By Zachary X. Hruby, Ph.D.
University of California at Riverside

Mel Gibson's new thriller about the ancient Maya civilization is exactly that, thrilling. However, this entertainment comes at a dear price. The Maya at the time of Spanish Contact are depicted as idyllic hunters and gatherers, or as genocidal murderers, and neither of these scenarios is accurate. The film represents a step backward in our understanding of the complex cultures that existed in the New World before the Spanish invasion, and is part of a disturbing trend reemerging in the film industry, which portrays nonwestern natives as evil savages. "King Kong" and "Pirates of the Caribbean II" show these natives as uncaring, beastlike, and virtually inhuman. Apocalypto achieves similar goals, but in a much subtler fashion.

As in "The Passion of the Christ," Gibson utilizes native language to invoke a veneer of credibility for his story, in this case Yucatec Maya, a technique that unfortunately does much to legitimize this rather strange version of Maya history. First, a typical Maya village is shown as an unorganized group of jungle people who appear to subsist on hunting alone. The Maya were an agricultural people with a very structured social and economic system. Even small villages in the hinterlands of large cities were connected to some political center. The jungle people in Gibson's movie are flabbergasted at the sight of the Maya city, exclaiming that they have never seen such buildings. The truth is that pyramids of comparable size were never more than 20 kilometers away from anywhere in the Maya world, be they occupied or abandoned.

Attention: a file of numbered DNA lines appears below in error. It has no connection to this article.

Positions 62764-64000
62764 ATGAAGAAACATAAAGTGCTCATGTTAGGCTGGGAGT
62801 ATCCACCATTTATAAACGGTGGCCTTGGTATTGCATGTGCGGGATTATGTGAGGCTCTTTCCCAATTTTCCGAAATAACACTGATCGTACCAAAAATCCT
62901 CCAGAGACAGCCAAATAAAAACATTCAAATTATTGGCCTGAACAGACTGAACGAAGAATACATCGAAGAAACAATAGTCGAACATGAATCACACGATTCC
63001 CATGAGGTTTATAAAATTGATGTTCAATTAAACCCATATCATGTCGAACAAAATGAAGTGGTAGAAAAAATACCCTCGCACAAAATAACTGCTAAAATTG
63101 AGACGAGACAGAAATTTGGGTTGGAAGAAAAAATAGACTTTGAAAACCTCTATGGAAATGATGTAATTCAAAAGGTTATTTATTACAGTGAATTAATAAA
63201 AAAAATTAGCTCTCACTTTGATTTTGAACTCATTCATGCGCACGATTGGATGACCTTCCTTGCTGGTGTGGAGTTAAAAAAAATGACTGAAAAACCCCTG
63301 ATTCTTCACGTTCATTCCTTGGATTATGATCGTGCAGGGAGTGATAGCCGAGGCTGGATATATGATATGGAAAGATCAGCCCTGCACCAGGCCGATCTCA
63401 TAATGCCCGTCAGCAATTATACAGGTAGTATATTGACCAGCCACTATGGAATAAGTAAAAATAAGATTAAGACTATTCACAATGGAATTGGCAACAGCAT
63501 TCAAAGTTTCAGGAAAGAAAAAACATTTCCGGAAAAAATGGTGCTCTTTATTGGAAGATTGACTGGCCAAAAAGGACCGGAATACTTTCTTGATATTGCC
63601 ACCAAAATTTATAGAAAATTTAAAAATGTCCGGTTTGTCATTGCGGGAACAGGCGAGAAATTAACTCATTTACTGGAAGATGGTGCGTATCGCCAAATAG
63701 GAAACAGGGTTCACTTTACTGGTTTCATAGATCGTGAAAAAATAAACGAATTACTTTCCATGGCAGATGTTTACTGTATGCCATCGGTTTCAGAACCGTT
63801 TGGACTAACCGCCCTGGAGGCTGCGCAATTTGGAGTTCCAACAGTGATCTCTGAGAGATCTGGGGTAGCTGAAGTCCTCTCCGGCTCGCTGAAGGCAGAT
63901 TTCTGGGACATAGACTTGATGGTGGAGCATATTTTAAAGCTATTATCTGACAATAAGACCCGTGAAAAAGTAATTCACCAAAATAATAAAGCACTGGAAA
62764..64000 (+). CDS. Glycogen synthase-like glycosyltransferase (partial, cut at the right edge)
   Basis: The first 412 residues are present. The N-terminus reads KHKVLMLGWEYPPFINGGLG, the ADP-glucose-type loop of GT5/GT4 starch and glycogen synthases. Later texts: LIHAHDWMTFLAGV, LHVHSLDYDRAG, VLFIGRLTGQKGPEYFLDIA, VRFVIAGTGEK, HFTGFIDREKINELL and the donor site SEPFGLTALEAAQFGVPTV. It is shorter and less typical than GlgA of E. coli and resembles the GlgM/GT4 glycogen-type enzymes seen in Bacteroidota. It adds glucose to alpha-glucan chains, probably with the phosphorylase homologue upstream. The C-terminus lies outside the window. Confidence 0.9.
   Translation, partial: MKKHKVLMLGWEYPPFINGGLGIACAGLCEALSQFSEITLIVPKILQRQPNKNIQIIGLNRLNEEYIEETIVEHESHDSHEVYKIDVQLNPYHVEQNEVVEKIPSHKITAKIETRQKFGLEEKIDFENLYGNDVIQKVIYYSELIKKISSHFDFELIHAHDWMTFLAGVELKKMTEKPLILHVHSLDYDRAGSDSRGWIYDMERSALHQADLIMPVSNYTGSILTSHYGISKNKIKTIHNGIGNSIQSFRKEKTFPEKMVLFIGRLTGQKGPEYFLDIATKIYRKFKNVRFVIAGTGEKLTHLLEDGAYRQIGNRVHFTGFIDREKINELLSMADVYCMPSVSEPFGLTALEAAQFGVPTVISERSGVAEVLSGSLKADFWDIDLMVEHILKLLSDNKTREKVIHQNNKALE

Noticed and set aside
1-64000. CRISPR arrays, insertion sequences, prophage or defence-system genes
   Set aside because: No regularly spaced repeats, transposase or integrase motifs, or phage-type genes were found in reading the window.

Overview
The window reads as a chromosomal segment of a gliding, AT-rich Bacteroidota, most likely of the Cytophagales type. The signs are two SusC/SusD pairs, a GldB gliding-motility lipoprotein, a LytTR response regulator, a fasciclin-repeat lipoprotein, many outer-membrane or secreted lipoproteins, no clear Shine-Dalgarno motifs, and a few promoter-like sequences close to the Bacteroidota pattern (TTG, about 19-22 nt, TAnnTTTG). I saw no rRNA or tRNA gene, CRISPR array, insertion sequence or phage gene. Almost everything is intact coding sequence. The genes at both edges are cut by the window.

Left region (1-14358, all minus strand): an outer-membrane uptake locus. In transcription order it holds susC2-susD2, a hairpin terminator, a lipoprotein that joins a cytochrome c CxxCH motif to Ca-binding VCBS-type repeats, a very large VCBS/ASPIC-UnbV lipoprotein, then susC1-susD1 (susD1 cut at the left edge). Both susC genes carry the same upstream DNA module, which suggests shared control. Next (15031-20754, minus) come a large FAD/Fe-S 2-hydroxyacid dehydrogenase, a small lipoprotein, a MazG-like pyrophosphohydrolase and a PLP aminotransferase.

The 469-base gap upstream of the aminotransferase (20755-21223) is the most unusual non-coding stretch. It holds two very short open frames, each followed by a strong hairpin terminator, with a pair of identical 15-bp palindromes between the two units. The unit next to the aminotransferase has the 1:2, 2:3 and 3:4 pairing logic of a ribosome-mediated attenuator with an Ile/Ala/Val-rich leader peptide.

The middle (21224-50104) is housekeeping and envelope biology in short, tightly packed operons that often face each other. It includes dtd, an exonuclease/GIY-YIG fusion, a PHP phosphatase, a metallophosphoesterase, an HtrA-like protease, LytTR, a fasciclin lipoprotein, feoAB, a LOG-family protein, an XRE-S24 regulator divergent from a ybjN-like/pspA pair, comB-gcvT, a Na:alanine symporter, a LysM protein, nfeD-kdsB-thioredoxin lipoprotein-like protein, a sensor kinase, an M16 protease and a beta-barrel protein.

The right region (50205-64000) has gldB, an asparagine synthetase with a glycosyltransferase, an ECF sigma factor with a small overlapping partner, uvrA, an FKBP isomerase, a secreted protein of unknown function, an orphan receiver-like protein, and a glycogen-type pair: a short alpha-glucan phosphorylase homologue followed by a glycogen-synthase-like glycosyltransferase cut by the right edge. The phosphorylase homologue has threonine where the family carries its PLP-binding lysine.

Secondly, Mayan city people are shown as violent extremists bent on harvesting innocent villagers to provide flesh for sacrifice and women for slaves, leaving the children to die alone in the jungle. Hundreds of men are sacrificed on an Aztec-style sacrificial stone, their headless bodies thrown into a giant ditch reminiscent of a Holocaust documentary or a scene from the Killing Fields. Problem is, there exists no archaeological, historic, or ethnohistoric data to suggest that any such mass sacrifices, numbering in the thousands, or even hundreds, took place in the Maya world.

Third, once Gibson paints this bloody picture of 15th century Maya civilization using a warped characterization of events that occurred roughly five centuries before (i.e., the "Classic Maya Collapse"), the ultimate injustice is handed the Pre-Columbian Maya. As the jungle hero escapes the evil city and is chased by his antagonists all the way to the edge of the sea (literally nowhere else to turn), Spanish galleons appear, complete with a small lead boat carrying a stalwart friar hoisting a crucifix. For Gibson, the new beginning for these lost Mayan people, the Apocalypto, evidently is the coming of the Spaniards and Christianity to the Americas.

Although this film will undoubtedly create interest in the field of Maya archaeology by way of its spectacular reconstructions and beautiful jungle scenes, the lasting impression of Maya and other Pre-Columbian civilizations is this: The Maya were simple jungle bands or bloodthirsty masses duped by false religions, that their mighty but misguided civilization fell into ruin as a result, and their salvation arrived with the coming of Christian beliefs saddled on the backs of Spanish conquistadors. As we archaeologists struggle to accurately reconstruct ancient Maya society, obstructed by their decimation via Western diseases, destruction of their books, art, and history by Spanish friars, not to mention their subjugation and exploitation by the conquistadors, films such as Apocalypto represent a significant disparagement of that process. Further, inaccurate, irresponsible representations by Hollywood of indigenous peoples as amoral, inhuman, or uncivilized can only lead to greater misunderstanding and strife in contemporary society. This may be particularly important in a modern world where common ground is increasingly difficult to come by.

Also see the review by Dr. Traci Ardren.